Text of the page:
SENIOR STAFF WRITER
ZANU PF yesterday risked creating an unexpected diplomatic tiff between Harare and Pretoria after it accused South Africa — the regional power and Zimbabwe’s biggest trading partner — of being under the control of white men, the Daily News reports.
This comes a few days after Zanu PF and South Africa’s ruling African National Congress (ANC) held talks which were variously described as frank, candid and robust — in the light of Zimbabwe’s decades-long political and economic crises.
It also comes as President Cyril Ramaphosa is trying to assist Zimbabwe to end these long-standing crises, which recently hit international headlines after authorities were accused of gross human rights violations by government critics.
In yesterday’s surprise development, Zanu PF acting spokesperson Patrick Chinamasa, pictured, lashed out at South Africa and the ANC during his weekly media briefing at the party’s headquarters in Harare.
“We know that the SA government is controlled by white men. We agreed to never have communication through social media or media houses.
“That is why we shall be meeting regularly as sister revolutionary parties. Both parties are victims of fake news and social media.
“They (fake news and social media) should never define our relationship or set our agenda,” Chinamasa said in the apparent wake of media interviews that were granted by ANC secretary-general Ace Magashule when his delegation returned to South Africa after their recent visit to Zimbabwe.
“There is no crisis in Zim or SA or Africa, but only challenges. We have challenges of Cyclone Idai and Covid-19,” Chinamasa added.
He also said that Wednesday’s meeting with the ANC had agreed that “we are equal sovereign states” and that
“South Africa has no over-seeing or mediatory role to play” since “Zimbabwe is not a province of South Africa”.
This was in apparent response to what many had interpreted as “a slip of the tongue” by Magashule who inadvertently referred to Zimbabwe as a province of South Africa.
Addressing the media after their arrival back in South Africa, Magashule said the ANC was determined to “bring the Zimbabwean people together”.
“In terms of meeting with other stakeholders and other political parties, because of time, we agreed that we will go back or they will come to us.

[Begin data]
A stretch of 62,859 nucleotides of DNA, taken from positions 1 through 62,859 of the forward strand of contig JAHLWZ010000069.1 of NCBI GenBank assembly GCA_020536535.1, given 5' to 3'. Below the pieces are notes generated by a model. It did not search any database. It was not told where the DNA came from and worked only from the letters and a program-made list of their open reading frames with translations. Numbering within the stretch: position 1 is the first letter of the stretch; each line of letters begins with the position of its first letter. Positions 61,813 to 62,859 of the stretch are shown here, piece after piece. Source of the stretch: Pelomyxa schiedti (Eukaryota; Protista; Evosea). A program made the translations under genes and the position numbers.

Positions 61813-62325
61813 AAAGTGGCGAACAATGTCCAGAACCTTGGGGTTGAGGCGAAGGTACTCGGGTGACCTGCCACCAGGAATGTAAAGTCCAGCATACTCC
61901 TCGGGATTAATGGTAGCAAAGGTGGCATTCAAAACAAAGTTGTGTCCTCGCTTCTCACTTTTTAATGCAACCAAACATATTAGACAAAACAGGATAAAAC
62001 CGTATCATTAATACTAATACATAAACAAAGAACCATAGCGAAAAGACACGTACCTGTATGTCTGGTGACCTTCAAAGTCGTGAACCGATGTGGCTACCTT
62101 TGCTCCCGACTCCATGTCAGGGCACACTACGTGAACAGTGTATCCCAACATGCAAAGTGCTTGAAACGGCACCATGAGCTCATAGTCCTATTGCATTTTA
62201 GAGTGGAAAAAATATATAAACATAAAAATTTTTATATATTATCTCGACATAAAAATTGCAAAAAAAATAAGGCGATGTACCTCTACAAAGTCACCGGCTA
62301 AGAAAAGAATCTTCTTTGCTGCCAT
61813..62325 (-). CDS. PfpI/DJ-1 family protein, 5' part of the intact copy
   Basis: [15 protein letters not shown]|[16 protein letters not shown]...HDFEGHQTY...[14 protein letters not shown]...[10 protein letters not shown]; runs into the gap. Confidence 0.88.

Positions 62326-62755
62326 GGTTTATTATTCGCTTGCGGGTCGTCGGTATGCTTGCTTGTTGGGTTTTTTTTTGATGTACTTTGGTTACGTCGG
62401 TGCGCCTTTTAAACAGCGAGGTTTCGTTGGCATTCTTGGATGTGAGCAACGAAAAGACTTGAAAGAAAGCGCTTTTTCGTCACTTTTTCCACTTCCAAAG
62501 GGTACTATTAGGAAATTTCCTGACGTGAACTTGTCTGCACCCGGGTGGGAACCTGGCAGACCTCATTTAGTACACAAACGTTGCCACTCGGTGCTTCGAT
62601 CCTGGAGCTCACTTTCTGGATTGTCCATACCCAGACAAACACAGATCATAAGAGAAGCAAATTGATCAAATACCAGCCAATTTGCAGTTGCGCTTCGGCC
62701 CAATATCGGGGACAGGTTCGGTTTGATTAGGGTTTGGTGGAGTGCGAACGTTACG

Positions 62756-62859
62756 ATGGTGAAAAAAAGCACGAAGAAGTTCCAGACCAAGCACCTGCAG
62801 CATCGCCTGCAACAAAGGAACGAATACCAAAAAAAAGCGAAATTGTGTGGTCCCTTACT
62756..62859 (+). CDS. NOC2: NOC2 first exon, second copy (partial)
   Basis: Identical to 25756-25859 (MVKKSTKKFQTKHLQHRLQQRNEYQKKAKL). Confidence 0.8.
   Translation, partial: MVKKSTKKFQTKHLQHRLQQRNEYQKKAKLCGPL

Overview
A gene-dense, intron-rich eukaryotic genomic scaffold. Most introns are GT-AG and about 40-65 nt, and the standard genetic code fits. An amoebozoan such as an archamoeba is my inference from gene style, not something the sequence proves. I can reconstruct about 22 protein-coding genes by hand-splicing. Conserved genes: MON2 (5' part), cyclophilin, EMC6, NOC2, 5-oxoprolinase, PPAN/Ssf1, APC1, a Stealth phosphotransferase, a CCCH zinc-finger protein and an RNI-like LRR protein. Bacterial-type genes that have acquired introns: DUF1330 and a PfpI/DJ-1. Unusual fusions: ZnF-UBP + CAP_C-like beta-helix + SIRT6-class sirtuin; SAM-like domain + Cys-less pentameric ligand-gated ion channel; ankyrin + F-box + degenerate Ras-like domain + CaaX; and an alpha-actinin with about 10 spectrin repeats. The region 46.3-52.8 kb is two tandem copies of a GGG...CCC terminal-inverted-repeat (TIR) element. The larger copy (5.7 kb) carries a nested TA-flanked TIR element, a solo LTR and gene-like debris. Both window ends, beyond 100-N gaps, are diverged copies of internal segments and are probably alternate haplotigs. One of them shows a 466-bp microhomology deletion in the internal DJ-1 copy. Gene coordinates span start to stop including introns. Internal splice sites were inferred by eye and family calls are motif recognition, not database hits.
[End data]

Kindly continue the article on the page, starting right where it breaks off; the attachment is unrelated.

“Give us two to three weeks because we have communicated to them that we are definitely going to meet them.
“We have communicated such an interaction with all of them and we have informed Zanu PF and they have no problem with that,” Magashule said then.
He also said the meeting with Zanu PF was “a very candid, frank and honest discussion”.
“They have not blocked us from seeing anyone. We have agreed that we will go back and arrange for the meeting.
“The meeting is not arranged by Zanu PF. So, we are going to bring together the people of Zimbabwe, recognising they came from a recent election and we need peace and stability in that province,” Magashule said further, in remarks which now appear to have angered Zanu PF.
The ANC bigwigs were in Harare this week for bilateral talks with Zanu PF who also allowed them to meet with local opposition groups and other key stakeholders in future.
The meeting came as the calls for President Emmerson Mnangagwa to hold national talks with all key local stakeholders have now reached a crescendo — in the wake of Zimbabwe’s deepening political and economic crises.
South Africa and its leaders — including former presidents Thabo Mbeki and Jacob Zuma — have in the past successfully mediated Zimbabwe’s political crises.
A decade ago, both Mbeki and Zuma helped to broker the stability-inducing 2008 government of national unity between opposition giant Morgan Tsvangirai and former president Robert Mugabe — who are both late — following the hotly disputed 2008 presidential election.
Zuma also assisted in minimising Zimbabwe’s chaotic approach to the equally disputed 2013 national elections.